Physiologic arguments that glucose is the dominant factor in β cell compensation for insulin resistance

There has been much debate about whether the increased insulin secretion and β cell mass accompanying insulin resistance can be explained by glucose signaling. An often-asked question is: How can glucose be the signal for increased insulin secretion in individuals who have “normal” glucose levels? It can be argued that regulation is so precise that changes in glucose levels cannot be measured, like a good thermostat system, or that subtle glucose increases after meals or at night might be influential. Another possibility is that the activity of Gck could be enhanced and/or that hexokinase expression is increased such that the set point for GSIS could be lowered (7, 8).

Although these hypotheses are attractive because control of β cell function is so dominated by glucose, other possibilities must be considered. In a canine model of high-fat feeding, a combination of low to normal fasting glucose levels and high plasma insulin levels could possibly be explained by a stimulatory effect of high free fatty acid levels on insulin secretion (9). It is instructive, however, that in the present Gck-deficient model, expansion of β cell mass did not occur in spite of an increase in circulating free fatty acids equal to that in high-fat–fed controls (5). Other circulating factors capable of stimulating β cell replication include prolactin, growth hormone, Igf1, and glucagon-like peptide 1 (Glp1), but there is little reason to implicate these as having a major role in common insulin-resistant states. Nonetheless, various plasma factors are likely to have important permissive or contributing roles in the regulation of β cell mass, which are secondary to the dominant effects of glucose. The hypothesis that insulin may serve as a paracrine or autocrine signal for growth is discussed below.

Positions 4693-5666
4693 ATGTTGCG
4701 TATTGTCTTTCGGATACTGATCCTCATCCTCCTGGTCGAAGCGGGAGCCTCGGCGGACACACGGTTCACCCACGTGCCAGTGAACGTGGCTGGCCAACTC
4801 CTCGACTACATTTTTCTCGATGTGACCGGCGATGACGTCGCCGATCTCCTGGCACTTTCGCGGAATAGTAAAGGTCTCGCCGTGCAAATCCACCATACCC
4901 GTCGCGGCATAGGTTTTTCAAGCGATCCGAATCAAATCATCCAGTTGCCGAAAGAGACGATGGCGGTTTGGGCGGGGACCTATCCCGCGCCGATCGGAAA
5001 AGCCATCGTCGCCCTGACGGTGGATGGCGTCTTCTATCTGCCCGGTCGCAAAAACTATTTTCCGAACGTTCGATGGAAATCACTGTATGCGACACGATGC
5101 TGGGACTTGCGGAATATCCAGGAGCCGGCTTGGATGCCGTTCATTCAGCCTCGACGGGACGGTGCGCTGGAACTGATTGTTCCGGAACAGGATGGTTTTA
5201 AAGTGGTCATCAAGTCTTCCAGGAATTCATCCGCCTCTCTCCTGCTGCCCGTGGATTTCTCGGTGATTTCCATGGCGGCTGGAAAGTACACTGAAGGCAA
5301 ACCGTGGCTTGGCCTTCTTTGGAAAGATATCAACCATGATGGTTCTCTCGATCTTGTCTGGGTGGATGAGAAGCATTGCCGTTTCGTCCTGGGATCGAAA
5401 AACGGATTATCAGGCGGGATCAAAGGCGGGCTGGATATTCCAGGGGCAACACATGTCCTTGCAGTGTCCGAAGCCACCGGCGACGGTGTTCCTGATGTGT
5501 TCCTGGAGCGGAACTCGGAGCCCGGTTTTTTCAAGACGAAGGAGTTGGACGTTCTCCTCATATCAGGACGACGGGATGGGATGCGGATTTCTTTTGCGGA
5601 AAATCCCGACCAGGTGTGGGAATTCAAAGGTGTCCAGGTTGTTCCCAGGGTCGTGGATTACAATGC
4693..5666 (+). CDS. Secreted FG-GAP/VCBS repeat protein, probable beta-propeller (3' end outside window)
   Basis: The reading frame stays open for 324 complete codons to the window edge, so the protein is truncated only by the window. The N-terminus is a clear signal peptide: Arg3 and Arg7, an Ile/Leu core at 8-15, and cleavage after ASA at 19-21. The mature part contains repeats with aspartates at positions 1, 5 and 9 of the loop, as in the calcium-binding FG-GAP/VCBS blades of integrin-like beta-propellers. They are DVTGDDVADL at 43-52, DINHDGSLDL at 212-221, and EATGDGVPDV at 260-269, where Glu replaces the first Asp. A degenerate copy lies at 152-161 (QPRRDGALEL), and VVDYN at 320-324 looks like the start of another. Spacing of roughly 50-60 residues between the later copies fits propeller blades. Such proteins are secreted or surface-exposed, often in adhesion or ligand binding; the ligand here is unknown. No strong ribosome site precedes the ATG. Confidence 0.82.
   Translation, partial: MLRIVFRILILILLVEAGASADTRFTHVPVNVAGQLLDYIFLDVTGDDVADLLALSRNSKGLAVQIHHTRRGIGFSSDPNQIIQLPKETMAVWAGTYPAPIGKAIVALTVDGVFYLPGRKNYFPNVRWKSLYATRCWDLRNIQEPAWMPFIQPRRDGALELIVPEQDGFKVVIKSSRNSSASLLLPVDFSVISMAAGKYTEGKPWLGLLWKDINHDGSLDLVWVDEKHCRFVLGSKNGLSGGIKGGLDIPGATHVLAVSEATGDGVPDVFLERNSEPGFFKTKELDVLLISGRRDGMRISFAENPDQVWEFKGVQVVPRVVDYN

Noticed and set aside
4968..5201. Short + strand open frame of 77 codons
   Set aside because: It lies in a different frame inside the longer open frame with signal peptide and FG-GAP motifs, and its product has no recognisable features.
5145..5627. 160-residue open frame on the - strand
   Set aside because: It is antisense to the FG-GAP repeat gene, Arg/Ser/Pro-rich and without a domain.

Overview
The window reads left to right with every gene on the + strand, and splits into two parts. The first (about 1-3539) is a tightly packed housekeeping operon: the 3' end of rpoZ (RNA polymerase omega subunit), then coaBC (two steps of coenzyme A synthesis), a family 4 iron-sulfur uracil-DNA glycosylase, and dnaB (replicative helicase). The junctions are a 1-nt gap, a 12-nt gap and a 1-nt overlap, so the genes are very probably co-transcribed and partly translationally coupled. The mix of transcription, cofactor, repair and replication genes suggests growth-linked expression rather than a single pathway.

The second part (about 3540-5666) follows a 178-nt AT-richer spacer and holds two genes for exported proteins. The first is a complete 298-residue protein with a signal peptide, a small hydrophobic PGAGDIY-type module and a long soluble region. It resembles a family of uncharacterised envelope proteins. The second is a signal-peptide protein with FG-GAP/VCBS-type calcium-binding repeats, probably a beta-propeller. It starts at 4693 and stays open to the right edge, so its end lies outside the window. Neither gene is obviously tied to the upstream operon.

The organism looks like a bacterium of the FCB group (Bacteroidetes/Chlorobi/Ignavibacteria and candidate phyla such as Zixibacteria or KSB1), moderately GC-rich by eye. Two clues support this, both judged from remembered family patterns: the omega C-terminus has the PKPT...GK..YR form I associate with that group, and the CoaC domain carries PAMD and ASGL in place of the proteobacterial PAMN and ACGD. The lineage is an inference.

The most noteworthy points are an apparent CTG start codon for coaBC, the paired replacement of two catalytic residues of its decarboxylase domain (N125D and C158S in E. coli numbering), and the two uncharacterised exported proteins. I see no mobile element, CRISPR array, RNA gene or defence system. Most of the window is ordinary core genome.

Downstream pathways of glucose signaling in β cells

The present work by Terauchi et al. (5) provides strong evidence that glucose signaling is important for the expansion of β cell mass that is associated with insulin resistance and shines a spotlight on Irs2, which has already been implicated as a key mediator of β cell growth and survival (10, 11). Two strong mediators of β cell replication, glucose and Glp1 (the latter acting through cAMP), depend upon Irs2 for their efficacy (12). How does glucose enhance the expression of Irs2 and then β cell replication? The present study, building on other work, provides an outline of underlying mechanisms (Figure 1). Terauchi et al. (5) hypothesize that impaired intracellular calcium responses to glucose fail to trigger cAMP-responsive element–binding protein (CREB) Ser133 phosphorylation, which would in turn account for the lack of change in Irs2 levels (13). Although decreased glucose oxidation in isolated islets might be expected to correlate with these calcium changes, no such relationship was found. We should not make too much of this lack of correlation. Glucose oxidation is only one aspect of glucose metabolism; in vitro measurement of oxidation on isolated islets may have missed some important signal from metabolism in vivo. The search for signals from glucose metabolism that are responsible for the KATP-independent pathway of GSIS underscores the complexity of these glucose signaling mechanisms.